Fianna Fáil’s finance director told the Standards Commission (SIPO) that Taoiseach Micheal Martin was not to blame for wrongly accepting a €1,000 donation from his own party.
David Burke wrote to SIPO to say that Mr Martin had followed his advice at all times asking if this could be taken note of by the commission.
Records obtained under FOI reveal how Fianna Fáil told the Commission they had an “exemplary record” on compliance with electoral law over the past ten years.
However, they said they regretted the “unintended oversight” of having allowed the Taoiseach and Senator Malcolm Byrne to accept donations of €1,000 and €2,900 from the party which were not allowed.
Under electoral legislation, if a party wants to contribute to a member of their party, they are first supposed to register as a corporate donor.
However, two of the government parties – Fianna Fáil and the Green Party – did not do this and were subsequently asked to return donations that had been made to a number of members.
The Department of Foreign Affairs spent nearly €3 million on three major refurbishment projects of Irish embassies and consulates.
The programme of work included spending of just over €800,000 at a new consulate in Mumbai, India, €1.3 million on the recently opened consulate in Vancouver, Canada, and €828,000 in expenditure at the Embassy in Wellington, New Zealand.
At the Wellington Embassy, €1,736 was spent on a designer handmade rug called a Teadra Round, according to a database of expenditure released under FOI.
Another €2,263 was paid out for what was described as “wool Donegal tweed” with €5,593 paid to a company for interior design and layout services.
The bulk of the €828,000 spent went to construction firms for the actual fit-out with €5,850 paid out in professional fees for logistical and technical support.
In the Vancouver consulate, just over €6,000 was spent on artwork including €1,790 paid for a triptych called Golden Reeds Winter by the artist and photographer Hugh MacConville.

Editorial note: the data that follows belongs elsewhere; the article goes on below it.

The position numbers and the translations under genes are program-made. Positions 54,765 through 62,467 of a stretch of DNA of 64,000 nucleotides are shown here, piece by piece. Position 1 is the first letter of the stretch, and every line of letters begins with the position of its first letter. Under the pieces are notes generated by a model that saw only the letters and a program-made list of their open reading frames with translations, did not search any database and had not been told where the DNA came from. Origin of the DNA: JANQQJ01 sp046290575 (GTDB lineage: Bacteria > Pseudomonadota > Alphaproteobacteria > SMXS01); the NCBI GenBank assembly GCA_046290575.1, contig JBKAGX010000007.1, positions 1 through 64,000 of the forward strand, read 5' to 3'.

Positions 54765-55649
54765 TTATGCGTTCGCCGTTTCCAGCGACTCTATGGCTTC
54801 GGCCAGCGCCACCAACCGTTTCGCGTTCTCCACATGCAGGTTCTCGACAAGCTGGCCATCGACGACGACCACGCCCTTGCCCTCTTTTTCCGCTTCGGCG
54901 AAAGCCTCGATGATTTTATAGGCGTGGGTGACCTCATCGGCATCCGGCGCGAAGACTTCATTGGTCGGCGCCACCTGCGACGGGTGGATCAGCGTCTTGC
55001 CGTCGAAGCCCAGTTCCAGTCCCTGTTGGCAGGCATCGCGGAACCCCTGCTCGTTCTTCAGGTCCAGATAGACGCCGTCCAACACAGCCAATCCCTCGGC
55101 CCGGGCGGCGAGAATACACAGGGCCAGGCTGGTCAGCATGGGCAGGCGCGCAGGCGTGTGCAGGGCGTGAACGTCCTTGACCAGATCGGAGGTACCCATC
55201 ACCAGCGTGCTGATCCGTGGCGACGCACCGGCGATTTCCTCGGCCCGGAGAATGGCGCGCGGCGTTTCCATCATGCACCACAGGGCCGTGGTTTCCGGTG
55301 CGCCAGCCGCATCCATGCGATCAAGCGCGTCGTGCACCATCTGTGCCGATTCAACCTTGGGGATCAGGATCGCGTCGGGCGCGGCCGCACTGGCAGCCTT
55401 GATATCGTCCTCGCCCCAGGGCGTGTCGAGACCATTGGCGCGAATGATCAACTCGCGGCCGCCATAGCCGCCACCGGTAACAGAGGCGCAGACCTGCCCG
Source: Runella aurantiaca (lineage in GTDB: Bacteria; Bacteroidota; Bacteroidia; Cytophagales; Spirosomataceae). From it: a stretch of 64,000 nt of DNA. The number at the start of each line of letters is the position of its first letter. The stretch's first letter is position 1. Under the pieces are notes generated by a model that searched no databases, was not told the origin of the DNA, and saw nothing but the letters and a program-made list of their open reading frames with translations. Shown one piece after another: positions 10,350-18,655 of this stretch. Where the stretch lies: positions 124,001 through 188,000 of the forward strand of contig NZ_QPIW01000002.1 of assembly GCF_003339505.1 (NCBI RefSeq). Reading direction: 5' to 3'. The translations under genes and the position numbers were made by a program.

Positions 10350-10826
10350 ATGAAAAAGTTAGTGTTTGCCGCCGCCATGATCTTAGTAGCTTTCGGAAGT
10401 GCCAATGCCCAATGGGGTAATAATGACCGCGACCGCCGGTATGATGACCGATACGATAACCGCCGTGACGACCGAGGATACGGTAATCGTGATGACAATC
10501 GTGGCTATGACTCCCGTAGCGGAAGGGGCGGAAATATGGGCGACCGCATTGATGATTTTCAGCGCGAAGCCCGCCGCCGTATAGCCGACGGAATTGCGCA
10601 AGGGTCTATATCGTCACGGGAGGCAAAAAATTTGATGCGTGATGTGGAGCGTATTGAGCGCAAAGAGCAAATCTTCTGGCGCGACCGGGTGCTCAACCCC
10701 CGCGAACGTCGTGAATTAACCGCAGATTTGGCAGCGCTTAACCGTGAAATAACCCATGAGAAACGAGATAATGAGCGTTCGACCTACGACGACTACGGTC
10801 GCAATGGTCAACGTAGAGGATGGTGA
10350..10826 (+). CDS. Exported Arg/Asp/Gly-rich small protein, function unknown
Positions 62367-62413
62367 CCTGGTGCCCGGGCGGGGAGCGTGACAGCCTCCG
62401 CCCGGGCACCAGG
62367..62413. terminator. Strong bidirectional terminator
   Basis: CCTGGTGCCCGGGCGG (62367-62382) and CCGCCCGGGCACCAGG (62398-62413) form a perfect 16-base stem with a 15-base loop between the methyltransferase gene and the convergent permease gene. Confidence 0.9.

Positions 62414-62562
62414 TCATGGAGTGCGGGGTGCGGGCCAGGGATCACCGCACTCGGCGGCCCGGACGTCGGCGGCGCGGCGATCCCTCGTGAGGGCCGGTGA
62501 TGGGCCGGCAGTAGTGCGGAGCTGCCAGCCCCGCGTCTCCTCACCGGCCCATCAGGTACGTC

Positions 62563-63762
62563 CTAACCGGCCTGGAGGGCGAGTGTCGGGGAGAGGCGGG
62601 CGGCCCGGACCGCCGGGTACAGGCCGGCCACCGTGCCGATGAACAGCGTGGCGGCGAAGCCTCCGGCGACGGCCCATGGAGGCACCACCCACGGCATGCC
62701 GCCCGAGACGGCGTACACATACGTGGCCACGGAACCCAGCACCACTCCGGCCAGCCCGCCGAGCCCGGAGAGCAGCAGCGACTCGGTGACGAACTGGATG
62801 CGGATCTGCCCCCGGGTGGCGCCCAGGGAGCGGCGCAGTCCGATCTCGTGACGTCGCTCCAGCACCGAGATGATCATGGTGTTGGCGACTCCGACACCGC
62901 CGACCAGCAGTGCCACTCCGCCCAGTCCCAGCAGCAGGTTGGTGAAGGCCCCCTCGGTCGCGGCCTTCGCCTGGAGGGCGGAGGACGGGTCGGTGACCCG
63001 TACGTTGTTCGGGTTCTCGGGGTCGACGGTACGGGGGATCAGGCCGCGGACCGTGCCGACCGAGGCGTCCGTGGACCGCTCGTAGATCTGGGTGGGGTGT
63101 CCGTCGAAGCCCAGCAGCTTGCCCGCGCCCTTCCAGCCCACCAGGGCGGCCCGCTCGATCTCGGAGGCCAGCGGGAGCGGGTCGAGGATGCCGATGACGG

Gardaí have made a payment of nearly €270,000 to the Revenue Commissioners in settlement of a VAT bill for the restaurant and shop at their training college.
The payment was made as a “technical adjustment” according to a garda audit and without any penalties being applied.
Confusion had arisen over how goods sold at the restaurant and shop in Templemore should be charged for VAT, according to the report.
The audit also discusses the resolution of issues around the controversial lease of OPW land in Templemore by gardaí where rent was never passed on to the Office of Public Works.
The Data Protection Commissioner (DPC) wrote repeatedly to the Mother and Baby Home Commission raising concerns about the handling of sensitive survivor testimony and delays in responding to queries.
The DPC also said they were “disappointed” that the Commission had not quickly responded to one of their letters and warned that failure to respond to their concerns could be a breach of their duty of cooperation under data regulations.
In response, the Mother and Baby Home Commission said they had been given insufficient time to deal with the queries and said issues were being “conflated” in the letters.
The DPC said answers to their concerns should have been “immediately to hand” and that the tight deadlines were necessary given the commission was going to be wound down at the end of February.
A letter said: “This of itself unfortunately raises issues about the Commission’s compliance with its GDPR obligations.”
A city council shut down a popular plaza after local residents wrote to complain of “streams of urine” on their streets, people offering money to use their bathrooms, open drug dealing, along with threats and intimidation.
Dublin City Council faced a backlash after deciding to close down Portobello Plaza because of large crowds gathering in the area at weekends.
However, correspondence to the council reveals local residents wrote of “pure hell” living beside the canal harbour and one said they had been forced to sell their home.
The council also received a large number of representations from those opposed to the closure. You can read them all in full below:
The Department of Defence recommended spending over €15 million adding defensive equipment to a new aircraft order but were worried it might be seen as policy approval for use in “possible hostile scenarios”.
Internal memos – released by the department – reveal how there were high-level discussions over whether two new C295 aircraft should be fitted with a suite of equipment to protect it in the event of attack.